Article published in:Discourses of Fake News
Edited by Scott Wright
[Journal of Language and Politics 20:5] 2021
► pp. 761–782
Audience constructions of fake news in Australian media representations of asylum seekers
A critical discourse perspective
In recent years, the term ‘fake news’ has gained considerable traction in scholarly and public discourse. While fake news is increasingly attributed to declining audience trust, we know little about how publics are making sense of the concept. To address this, I discuss findings arising from interviews with 24 Western Australian media consumers who offered their perspectives on Australian news coverage of asylum seekers. Combining Critical Discourse methods with Rhetorical Analysis, findings highlight how participants evaluated misinformation and disinformation about asylum seekers and in particular, how some adopted a discourse of ‘fake news’ to delegitimise perspectives that oppose their own stance. Discussed alongside Egelhofer and Lecheler’s (2019) theoretical framework of the fake news ‘label’, I argue that by understanding how audiences discussed fake news before the concept rose to prominence in 2016, scholars can meaningfully examine discursive patterns within social constructions of fake news across numerous contemporary and historical contexts.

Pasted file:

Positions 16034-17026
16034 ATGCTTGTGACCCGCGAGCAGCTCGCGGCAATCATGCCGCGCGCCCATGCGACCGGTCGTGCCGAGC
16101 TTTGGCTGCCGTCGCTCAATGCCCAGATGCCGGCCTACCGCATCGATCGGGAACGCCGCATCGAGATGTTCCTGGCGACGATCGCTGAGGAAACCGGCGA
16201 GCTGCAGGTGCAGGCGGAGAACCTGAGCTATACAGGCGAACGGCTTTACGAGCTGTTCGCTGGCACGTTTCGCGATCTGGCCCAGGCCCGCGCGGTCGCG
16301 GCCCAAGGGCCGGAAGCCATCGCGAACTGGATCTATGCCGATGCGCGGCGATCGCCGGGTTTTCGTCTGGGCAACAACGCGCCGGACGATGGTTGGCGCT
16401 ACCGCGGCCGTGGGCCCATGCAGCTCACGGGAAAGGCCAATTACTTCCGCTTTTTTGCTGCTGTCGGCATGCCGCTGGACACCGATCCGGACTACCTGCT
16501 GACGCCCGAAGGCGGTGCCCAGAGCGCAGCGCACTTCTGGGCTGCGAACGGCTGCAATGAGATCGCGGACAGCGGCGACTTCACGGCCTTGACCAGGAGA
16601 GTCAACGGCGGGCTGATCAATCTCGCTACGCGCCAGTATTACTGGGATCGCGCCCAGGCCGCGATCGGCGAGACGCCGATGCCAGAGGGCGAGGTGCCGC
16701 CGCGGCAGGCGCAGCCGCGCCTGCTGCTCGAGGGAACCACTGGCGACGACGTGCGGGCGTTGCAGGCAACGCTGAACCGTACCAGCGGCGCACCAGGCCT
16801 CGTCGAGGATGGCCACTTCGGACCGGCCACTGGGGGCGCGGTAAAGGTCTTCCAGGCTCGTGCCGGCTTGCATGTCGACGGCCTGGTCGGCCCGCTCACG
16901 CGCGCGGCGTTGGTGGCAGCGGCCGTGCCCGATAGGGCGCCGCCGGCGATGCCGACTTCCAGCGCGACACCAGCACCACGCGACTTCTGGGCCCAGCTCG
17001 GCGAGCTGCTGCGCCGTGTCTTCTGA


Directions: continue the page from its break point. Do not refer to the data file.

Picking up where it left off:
- 2.Trust and mistrust in the era of ‘fake news’
- 3.Conceptualising ‘fake news’
- 4.The ‘fake news’ audience
- 5.Research design
- 5.1Participants, sampling and data collection
- 5.3Theoretical framework: The fake news ‘genre’ versus fake news ‘label’
- 6.Findings and discussion
- 6.1News engagement and trust
- 6.2‘Force-fed garbage’: Discussions of fake news as a genre
- 6.3‘Leftist propaganda’: Deploying the fake news label
- Declaration of interest statement
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Published online: 16 July 2021
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